Gerald Weston recently revealed he likes to listen to Elvis Presley, yet now he claims that Lucifer loves and uses music to destroy the world. Music and sex are evil but abusive ministers of the brethren are not. This is the Church of God after all.
More of Weston's strange Personal for May/June 2018
We hear a lot about the growing opioid epidemic, and its toll has been staggering. As of 2016, more Americans are now dying from the scourge of drug overdose each year than died in the entirety of the Vietnam War! Consider the irony in this. Many war protesters took the lead in the “free sex” and drug culture of the ’60s and ’70s, and today, we are reaping what was sowed. Yet, many of those who introduced such misery to our world are viewed with reverence!
Ezekiel reveals to us that Lucifer was a musician (Ezekiel 28:13). As such, he knows how to use music in his plan to destroy mankind. He will fail in the end—but for now, he uses music to separate children from their parents and to promote destructive lifestyles. Some rappers promote violence against women and police. Some country music promotes alcohol abuse and adultery. Some rockers and pop stars promote drugs and a lewd lifestyle of disrespect for parental and other authority. Some musicians are anarchists at heart and have no comprehension of a purpose to life, other than cramming as much fun into it as possible, even if that fun kills you!
Satan shows no loyalty or compassion to those who promote his values. Consider this partial list of celebrities who paid the ultimate price, due to complications brought about by their satanically self-destructive lifestyles: Janis Joplin, Jimi Hendrix, Jim Morrison, John Belushi, Kurt Cobain, Amy Winehouse, Michael Jackson, Whitney Houston, and yes, even the “King of Rock and Roll.” This is only a partial list of the more than 100 famous musician deaths due to drug or alcohol abuse since the 1970s, when drugs became a large part of the music industry.
Man does not know how to fill the emptiness that comes from a life without God and without a purpose greater than the here and now.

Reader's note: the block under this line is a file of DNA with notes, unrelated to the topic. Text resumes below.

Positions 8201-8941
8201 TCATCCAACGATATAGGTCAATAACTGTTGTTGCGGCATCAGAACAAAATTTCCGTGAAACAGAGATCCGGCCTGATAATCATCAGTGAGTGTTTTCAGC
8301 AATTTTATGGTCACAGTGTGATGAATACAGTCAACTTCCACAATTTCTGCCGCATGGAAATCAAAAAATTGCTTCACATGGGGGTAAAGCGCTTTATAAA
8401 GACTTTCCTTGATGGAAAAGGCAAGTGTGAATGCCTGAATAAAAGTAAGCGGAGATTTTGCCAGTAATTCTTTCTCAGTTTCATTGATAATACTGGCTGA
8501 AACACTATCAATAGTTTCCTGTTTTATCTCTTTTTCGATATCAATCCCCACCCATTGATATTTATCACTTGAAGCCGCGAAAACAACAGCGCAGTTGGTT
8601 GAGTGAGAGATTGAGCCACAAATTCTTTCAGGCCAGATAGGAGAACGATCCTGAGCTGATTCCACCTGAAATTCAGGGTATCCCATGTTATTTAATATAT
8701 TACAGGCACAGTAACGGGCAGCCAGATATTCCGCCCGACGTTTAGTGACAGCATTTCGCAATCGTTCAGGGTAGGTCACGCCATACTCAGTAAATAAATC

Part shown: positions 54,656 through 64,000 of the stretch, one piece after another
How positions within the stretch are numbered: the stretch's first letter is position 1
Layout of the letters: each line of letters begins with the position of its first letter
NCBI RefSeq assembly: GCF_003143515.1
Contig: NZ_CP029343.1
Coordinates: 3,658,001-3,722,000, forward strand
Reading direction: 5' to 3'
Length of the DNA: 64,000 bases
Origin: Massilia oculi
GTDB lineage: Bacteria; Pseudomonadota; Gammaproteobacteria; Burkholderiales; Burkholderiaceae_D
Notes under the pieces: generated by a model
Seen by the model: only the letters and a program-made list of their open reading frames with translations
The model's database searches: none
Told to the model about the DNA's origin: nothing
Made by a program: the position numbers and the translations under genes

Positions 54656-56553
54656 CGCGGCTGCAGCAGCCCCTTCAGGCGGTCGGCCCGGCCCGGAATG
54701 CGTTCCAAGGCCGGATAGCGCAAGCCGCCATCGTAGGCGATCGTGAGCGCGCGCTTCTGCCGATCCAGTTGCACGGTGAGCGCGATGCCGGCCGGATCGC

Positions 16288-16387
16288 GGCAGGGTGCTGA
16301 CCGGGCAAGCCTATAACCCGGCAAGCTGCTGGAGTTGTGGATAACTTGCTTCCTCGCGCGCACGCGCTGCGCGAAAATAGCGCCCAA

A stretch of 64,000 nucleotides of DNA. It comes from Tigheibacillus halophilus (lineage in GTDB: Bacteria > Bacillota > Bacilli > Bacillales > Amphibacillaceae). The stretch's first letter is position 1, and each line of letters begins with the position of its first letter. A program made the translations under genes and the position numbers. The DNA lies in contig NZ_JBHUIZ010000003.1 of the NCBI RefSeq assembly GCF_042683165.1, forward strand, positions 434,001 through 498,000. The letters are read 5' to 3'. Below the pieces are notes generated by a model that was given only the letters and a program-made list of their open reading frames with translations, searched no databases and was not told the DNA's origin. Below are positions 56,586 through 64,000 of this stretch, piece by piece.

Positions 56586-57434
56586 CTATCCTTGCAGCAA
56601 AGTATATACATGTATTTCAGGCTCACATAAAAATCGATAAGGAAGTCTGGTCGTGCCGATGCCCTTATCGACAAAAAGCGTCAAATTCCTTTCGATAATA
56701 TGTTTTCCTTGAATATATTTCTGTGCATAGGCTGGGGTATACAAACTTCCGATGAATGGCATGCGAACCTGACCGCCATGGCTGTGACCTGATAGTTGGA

Looking back a decade after their 30-minute concert at Shea Stadium, John Lennon recalled, “I saw the top of the mountain when we were at Shea.” In other words, it was downhill from there. Four years after that concert, the Beatles broke up, never again to play together as a band.
How shallow celebrity worship is, compared to that which God offers us. I can only imagine the excitement and thrill it must have been that muggy night at Shea Stadium, but it was a temporary, emotional experience that could never last. No matter how hard we try to relive some “top of the mountain” experience, it cannot be duplicated. It will never fully satisfy (Isaiah 55:1–2; Ecclesiastes 1:8; 2:10–11).
God reminds us in His word and through life experiences that we are mortal. We are here in the flesh for a very short time, but it is enough time to let Him know we want His Way to be our way. He gives us hope for an eternal future. There is a crown laid up for those who love God and endure the temptations Satan throws at us (James 1:12). We have a living hope—a hope that the world does not know (1 Peter 1:3–5).
David proclaims in Psalm 16 that his hope is in God. He ends the Psalm, “You will show me the path of life; in Your presence is fullness of joy; at Your right hand are pleasures forevermore” (v. 11). We accepted God’s new covenant at baptism, just as Israel accepted God’s covenant on Pentecost at the foot of Mount Sinai. We proclaimed our trust and allegiance to Him. Our mountain is the Kingdom of God, and when we are born into His family, that will be the beginning of something far greater than a fleeting emotional experience from the past!